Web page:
Fink, Leon, ''Workingmen's Democracy:  the Knights of Labor and American Politics'' at pg. 208.

Holli, Melvin G., The American Mayor:  the Best and Worst Big-City Leaders at. pg. 73.

Pienkos, Donald, ''Politics, Religion and Change in Polish Milwaukee, 1900-1930'', published in the ''Wisconsin Magazine of History'' vol. 61, no. 3, Spring, 1978, pp. 178-209, (at page 17 of the pdf file)

"Frank Boncel is Dead Here", the Milwaukee Journal, December 24, 1937, pg. 1-2.

"The Joker in the Socialist Plan", the Milwaukee Journal, September 28, 1935,  pg. 4 (pg. 3 on the Google News link)

"Peace Urged at Stove Firm", the Milwaukee Journal, November 16, 1935, pg. 10 (pg. 7 on the Google News link)

Monday, June 6, 2011

List of Names

The following is a list of the family names that are connected and part of the Milwaukee Polonia Project as of the date of this post.  Names that are added in the future will be noted in future posts and will be added to the running, comprehensive list of Connected Families.

It may be the case that not all the names on the list are Polish and it could be that some families that were ethnically Polish and are part of the tree are not on the list.  It is sometimes difficult to distinguish ethnicity solely from a last name.  Some families, like some Erdmans, have German-looking names, but appear to have been ethnically Polish.  Many Polish names were shortened and altered to more English-looking versions.  So the following list is our best guess, based on the information we have to date.  Finally, not all the families lived in Milwaukee.  Many Milwaukee families had relations in other Polish communities such as Chicago, Stevens Point, and, of course, Poland.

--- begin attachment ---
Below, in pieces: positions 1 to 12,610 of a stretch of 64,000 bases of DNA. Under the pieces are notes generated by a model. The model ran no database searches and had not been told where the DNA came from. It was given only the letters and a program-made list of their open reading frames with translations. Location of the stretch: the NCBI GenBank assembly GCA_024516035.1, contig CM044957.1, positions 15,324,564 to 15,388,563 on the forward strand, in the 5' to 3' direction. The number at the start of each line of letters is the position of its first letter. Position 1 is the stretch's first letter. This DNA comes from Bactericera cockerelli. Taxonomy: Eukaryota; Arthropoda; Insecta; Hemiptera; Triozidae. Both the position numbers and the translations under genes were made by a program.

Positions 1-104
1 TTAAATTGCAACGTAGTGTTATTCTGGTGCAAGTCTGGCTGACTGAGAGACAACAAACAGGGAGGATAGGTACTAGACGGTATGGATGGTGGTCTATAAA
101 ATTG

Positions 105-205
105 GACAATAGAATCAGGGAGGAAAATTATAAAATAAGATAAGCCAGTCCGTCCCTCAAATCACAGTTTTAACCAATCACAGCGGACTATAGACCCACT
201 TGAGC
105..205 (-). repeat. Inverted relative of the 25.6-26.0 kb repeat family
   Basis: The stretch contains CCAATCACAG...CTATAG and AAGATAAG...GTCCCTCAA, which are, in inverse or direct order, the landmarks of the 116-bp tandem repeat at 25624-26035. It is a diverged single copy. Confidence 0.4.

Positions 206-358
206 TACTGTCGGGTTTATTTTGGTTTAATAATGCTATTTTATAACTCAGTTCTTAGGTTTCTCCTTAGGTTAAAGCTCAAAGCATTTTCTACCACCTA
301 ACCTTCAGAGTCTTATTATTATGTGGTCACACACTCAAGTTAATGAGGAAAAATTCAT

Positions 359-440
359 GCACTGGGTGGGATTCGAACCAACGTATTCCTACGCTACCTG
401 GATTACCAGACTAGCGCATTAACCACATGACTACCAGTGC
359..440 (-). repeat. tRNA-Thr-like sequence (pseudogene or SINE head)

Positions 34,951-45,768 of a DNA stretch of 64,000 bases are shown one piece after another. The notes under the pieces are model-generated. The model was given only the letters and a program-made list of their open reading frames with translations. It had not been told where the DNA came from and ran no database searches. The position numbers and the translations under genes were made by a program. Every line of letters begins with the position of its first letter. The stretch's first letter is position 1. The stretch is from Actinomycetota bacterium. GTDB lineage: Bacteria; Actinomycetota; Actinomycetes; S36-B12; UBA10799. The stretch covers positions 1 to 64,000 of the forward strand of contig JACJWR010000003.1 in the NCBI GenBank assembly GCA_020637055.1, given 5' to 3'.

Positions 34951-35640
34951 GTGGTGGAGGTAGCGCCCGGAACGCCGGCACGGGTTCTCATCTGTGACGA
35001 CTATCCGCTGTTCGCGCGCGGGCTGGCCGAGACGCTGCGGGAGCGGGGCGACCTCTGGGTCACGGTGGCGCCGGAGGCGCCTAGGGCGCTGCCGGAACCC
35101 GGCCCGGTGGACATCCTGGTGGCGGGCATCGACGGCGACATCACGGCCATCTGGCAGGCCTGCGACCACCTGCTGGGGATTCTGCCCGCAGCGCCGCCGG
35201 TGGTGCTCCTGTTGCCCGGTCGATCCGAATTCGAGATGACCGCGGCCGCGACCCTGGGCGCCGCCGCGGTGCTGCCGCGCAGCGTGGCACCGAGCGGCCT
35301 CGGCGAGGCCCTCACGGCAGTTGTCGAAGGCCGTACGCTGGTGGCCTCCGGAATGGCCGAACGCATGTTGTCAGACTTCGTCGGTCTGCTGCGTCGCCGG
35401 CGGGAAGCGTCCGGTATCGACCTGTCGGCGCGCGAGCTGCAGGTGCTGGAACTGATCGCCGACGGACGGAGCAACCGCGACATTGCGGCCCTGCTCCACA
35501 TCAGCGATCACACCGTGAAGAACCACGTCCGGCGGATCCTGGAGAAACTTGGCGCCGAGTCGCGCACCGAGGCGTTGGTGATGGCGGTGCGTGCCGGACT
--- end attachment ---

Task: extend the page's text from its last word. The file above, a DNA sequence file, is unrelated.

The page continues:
A: Agacki, Alexsiewicz, Andraszczyk, Andress,
B: Banaszek, Baranowski, Barczynski, Barg, Bartz, Biedrzych, Bielawski, Bielincka, Bielinski, Biersack, Blachowski, Blochowicz, Bochwitz, Boknevitz, Bombolewicz, Boncel, Bonk, Bonzell, Boris, Borkowski, Borucki, Boschke, Botbyl, Bothe, Boucher, Brezinski, Brodaczynki, Brodzik, Broskowski, Broslowicz, Brosowsky, Brostoniz, Brozynski, Brzezinski, Brzozowski, Brzycki, Bubnich, Buczak, Budziak, Budzisz, Bugiel, Buguska, Bukowiecki, Bukowski, Burzynski, Buss, Byzewski